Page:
IRS

Nicolas Cage Raising Arizona

Just how bad is Nicolas Cage‘s IRS bill? It’s no secret that Cage started taking any offer a few years back in an effort to stave off the tax man, and the result has been a series of films that not even he can tell apart. Seriously, can you spot the difference between Seeking Justice, Trespass, and Stolen? He’s managed to mix in a few accidental gems along the way, but it’s still a sad state of affairs for an Academy Award-winning actor with both talent and personality to spare. But that was just the beginning of his fall though. Per Variety, Cage is negotiating to star in a theatrical reboot of the Left Behind series. Holy shit indeed.

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Apparently it’s okay to run a business and have fun and express passion doing it. You don’t have to hate every waking second of what you’re doing to make a living – even if you’re not making a profit. We reported last summer on the dangerous prospect of a lawsuit against Smile ‘Til It Hurts: The Up With People Story director Lee Storey which attempt to prove that documentaries are for education and not entertainment. That distinction would change their IRS tax status and mean that documentary filmmakers who never get their work distribution or make money (read: many of them) would not be able to write off the production costs as a deduction. All of that sounds ridiculous (and way too dry and boring to start thinking about) but the implications were clear: documentary filmmaking would be severely injured by the ruling. Fortunately, it’s time to celebrate because Variety is reporting that the IRS just lost their lawsuit against Storey. Our long national nightmare is finally over.

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Drinking Games

Do you have your taxes done? The clock is ticking away to midnight on April 17th to file. If you don’t, you might end up owing $5,000 to the government, and unlike a certain Chicago orphanage, you can’t rely on “Joliet” Jake Blues and his brother Elwood to raise that money for you. Although released more than 30 years ago, The Blues Brothers still strikes a chord with audiences around the world. Revisit the classic SNL-spawned musical from the days when SNL films were actually good. Kick back and wash down your dry white toast and four fried chickens with blue-collar beer from a honky-tonk bar. Just make sure you fill out those tax forms before you’re done with the game, or you might not remember to mail them.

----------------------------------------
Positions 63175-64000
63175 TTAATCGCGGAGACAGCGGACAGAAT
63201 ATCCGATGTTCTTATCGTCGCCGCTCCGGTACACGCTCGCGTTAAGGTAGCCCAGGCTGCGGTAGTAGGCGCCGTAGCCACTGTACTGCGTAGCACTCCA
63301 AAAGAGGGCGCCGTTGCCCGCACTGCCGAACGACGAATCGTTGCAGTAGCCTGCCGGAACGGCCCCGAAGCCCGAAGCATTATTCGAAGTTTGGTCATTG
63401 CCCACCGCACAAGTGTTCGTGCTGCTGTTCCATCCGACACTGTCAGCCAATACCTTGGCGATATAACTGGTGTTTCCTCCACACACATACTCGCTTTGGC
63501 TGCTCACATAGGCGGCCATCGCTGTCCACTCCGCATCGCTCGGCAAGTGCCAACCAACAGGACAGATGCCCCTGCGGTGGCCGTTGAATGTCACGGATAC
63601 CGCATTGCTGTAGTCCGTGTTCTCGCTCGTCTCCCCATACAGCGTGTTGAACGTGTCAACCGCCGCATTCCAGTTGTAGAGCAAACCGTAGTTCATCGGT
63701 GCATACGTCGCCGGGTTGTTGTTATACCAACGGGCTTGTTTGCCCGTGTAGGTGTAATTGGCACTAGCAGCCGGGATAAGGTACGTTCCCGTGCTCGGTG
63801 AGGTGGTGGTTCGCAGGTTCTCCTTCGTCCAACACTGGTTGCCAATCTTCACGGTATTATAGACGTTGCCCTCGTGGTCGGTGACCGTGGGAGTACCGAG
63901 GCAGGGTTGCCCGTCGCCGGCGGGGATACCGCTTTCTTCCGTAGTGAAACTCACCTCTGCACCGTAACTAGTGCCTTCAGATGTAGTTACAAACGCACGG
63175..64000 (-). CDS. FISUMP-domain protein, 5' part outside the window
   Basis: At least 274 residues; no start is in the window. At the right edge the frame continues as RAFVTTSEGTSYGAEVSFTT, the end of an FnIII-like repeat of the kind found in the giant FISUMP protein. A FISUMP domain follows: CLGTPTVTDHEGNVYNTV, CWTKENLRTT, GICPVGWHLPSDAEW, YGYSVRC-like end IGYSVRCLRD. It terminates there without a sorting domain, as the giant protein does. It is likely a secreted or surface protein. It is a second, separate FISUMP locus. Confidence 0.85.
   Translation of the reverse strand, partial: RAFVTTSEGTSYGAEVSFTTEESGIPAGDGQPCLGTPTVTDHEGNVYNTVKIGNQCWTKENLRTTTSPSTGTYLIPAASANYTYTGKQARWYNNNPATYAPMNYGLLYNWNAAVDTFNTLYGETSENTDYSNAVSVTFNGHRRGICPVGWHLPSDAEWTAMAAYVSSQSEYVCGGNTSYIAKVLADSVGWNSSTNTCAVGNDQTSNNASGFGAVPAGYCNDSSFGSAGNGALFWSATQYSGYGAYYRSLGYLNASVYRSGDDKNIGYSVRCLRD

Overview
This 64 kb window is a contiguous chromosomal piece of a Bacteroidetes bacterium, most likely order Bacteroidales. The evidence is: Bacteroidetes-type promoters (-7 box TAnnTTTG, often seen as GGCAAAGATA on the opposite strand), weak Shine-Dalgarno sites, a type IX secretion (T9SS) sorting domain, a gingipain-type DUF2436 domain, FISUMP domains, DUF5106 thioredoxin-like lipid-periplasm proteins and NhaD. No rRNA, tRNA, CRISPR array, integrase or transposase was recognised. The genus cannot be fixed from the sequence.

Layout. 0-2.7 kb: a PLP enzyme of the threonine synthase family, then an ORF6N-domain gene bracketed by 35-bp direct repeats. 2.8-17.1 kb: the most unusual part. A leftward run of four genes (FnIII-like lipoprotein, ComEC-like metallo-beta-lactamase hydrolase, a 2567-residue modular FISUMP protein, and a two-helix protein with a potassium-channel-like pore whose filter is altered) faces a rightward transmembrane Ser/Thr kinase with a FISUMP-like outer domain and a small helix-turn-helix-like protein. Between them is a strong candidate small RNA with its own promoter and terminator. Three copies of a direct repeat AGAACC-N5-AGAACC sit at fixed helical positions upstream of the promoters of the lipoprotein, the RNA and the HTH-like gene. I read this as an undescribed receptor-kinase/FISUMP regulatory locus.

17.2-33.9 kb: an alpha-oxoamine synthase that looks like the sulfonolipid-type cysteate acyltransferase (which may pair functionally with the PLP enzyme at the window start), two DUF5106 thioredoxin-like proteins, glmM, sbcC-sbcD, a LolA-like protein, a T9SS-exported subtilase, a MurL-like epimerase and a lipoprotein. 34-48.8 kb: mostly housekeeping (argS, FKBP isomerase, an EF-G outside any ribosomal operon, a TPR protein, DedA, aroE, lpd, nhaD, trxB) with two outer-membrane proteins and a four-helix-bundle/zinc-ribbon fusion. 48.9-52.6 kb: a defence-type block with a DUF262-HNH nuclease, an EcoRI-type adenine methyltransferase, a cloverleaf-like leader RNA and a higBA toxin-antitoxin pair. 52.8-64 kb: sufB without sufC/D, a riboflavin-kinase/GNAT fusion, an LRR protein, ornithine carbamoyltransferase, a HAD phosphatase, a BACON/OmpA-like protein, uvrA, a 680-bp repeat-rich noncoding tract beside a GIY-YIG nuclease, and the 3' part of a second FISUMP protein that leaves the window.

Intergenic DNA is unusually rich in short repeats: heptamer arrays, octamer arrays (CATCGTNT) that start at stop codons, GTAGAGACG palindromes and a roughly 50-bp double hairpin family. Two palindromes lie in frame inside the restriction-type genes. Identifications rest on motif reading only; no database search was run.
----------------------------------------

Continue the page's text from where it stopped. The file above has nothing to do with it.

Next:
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In 2009, Lee Storey made the documentary Smile ‘Til It Hurts: The Up With People Story after finding out that her husband had been involved with the 1960s musical/ethical group. It played at Slamdance and several other festivals. Last March, US Tax Court Judge Diane Kroupa researched the film and its production with an eye to rule on whether or not Storey owes thousands in back taxes and penalties. The reason? Kroupa is determining whether making a documentary is a hobby or not. If she finds that it is, it could have a profound effect on documentary filmmaking.

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